Google’s Autonomous Driving Group Spins Out as Waymo; Becomes the Android of Self-Driving Cars
This week, Google surprised the technology and automotive industries by announcing that it would spin-out its self-driving vehicle group as a formal business unit under the Alphabet umbrella. What does Waymo mean? Waymo CEO John Krafcik explained at its press conference that the company name stands for, “Way forward in Mobility.”
After years of speculation as to whether or not Google (now Waymo) would introduce its own fleet of self-driving cars, its now clear that the company will become an enabling partner to other carmakers. This is similar to the approach that the company takes with Android and smartphone manufacturers. However, if history repeats itself, Google seems to uncover ways to compete in the hardware spaces where it can compete without necessarily undermining its customers, i.e. Chromebook, Pixel, Home, etc.
Google’s autonomous vehicle program has been one of the most ambitious and public to date. Operating as Google X, this advanced fleet has been unabashedly driving around Silicon Valley for several years. It should be said that Google’s work on this front is unrivaled. Boasting 21 modified Lexus SUVs and 33 unorthodox pod-like small cars that can fully drive themselves, X vehicles have self-driven more than 3 million miles on the streets of Mountain View, Calif., Austin, Texas, Kirkland, Wash., and Metro Phoenix. Of those miles, 10,000 rides have safely carried Googlers and guests without the capacity for a human being to take the wheel…because it’s not there!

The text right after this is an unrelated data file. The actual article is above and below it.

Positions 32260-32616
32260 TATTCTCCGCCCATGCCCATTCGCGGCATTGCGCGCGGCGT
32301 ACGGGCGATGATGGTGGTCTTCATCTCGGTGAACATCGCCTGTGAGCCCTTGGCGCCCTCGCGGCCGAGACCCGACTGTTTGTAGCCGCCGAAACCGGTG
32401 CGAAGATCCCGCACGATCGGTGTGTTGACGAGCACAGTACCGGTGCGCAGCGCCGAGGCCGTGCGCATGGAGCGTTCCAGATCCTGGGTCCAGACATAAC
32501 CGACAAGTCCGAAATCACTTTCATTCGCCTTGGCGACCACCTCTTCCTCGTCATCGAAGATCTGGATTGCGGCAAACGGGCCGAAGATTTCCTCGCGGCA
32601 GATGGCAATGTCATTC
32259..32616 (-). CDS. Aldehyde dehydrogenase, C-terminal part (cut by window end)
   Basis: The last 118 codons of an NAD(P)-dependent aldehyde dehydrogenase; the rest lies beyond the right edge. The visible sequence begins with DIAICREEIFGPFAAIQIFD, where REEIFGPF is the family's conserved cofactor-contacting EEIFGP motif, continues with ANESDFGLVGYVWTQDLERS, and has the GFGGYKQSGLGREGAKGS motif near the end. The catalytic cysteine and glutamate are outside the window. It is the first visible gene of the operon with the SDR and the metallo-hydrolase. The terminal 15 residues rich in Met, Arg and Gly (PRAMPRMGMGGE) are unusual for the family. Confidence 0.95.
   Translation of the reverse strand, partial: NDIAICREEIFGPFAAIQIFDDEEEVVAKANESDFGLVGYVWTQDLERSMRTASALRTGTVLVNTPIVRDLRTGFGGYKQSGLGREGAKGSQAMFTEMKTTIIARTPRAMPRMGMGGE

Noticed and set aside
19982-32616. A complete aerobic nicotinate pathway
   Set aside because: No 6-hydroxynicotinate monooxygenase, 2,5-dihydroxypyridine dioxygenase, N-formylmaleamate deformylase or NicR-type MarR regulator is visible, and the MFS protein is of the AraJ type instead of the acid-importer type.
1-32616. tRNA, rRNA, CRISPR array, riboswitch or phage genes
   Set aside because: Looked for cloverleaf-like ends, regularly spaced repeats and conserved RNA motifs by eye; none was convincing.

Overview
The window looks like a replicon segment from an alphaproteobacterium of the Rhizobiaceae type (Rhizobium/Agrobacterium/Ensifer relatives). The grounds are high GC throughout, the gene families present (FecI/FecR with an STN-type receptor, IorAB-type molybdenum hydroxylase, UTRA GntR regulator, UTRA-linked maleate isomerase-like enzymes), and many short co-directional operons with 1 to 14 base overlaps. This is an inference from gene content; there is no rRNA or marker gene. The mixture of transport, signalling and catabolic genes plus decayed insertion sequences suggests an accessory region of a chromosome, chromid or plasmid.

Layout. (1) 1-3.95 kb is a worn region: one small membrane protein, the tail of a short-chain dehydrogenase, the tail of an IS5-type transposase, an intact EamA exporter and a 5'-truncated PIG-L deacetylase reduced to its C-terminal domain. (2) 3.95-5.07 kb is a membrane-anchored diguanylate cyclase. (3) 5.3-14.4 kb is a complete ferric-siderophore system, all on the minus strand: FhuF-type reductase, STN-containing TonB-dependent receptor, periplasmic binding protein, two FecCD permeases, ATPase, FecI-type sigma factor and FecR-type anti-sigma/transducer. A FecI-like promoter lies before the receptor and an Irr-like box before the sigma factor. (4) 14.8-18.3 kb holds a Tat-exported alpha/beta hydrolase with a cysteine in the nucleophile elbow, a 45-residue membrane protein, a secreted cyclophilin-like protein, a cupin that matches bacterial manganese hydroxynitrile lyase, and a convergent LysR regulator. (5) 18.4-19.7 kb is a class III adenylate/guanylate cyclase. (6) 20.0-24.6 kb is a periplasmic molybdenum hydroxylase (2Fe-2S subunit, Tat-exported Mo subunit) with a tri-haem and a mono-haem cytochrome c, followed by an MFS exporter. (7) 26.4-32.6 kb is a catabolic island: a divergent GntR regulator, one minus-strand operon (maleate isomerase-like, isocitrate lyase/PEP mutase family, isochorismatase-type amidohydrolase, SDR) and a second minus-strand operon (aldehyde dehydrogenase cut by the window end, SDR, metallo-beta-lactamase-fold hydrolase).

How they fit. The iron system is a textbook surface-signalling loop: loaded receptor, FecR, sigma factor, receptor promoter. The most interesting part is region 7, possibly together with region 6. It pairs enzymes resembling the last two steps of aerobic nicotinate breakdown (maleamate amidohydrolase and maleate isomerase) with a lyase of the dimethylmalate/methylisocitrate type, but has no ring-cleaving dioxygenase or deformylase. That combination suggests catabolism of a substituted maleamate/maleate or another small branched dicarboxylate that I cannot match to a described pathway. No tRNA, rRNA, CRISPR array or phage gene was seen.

Put The Car Into Reverse for A Moment. How Did We Get Here?
Google is largely regarded as the most ambitious and quiet pioneer in the world of autonomous driving.
In September 2016, Google hired ex-Hyundai and TrueCar exec John Krafcik to lead the program. It also hired Kevin Vosen as its first general attorney and Tim Papandreou, former head of San Francisco’s Office of Innovation at the city’s Municipal Transportation Agency. These hires signaled the development of a formalized infrastructure that seemed to prepare it for commercialization under the new Alphabet structure.
At the press event, Krafcik announced that its autonomous project had already completed the first fully driverless ride on public roads in Austin in 2015 with a car that had no steering wheel or pedals in everyday traffic. This is a key differentiator in that widely publicized autonomous tests on public roads are performed with a human driver monitoring performance and safety.
What’s the Waymo way of business?
For those wondering if and when Waymo would or could launch a branded vehicle, Krafcik clarified that the company is focused on technology and not automobiles, “We are a self-driving technology company. We’ve been really clear that we’re not a car company … we’re not in the business of making better cars. We’re in the business of making better drivers.”
According to Krafcik, Waymo’s leading self-driving tech benefits “ride-sharing businesses, trucking, logistics, even personally used vehicles and licensing with automakers.”
But wait, there’s more…
Early in 2016, Fiat Chrysler and Google announced a partnership to test Chrysler Pacifica minivans as the first automotive partner for its self-driving technology.
Fiat Chrysler introduced a different type of model into the space, one that boasts additional passenger room over its competitors and also automated doors. This is important in a future of autonomous vehicle sharing and “taxis” because there will be circumstances when passengers forget to close the door upon exiting. Without human intervention, self-driving vehicles would become temporarily immobilized without automated features. For Waymo, this partnership presents the opportunity to scale tech with the help of automotive expertise to help it meet federal regulations and mass produce its technology in market-ready, consumer-oriented vehicles.
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Image Source: Arstechnica
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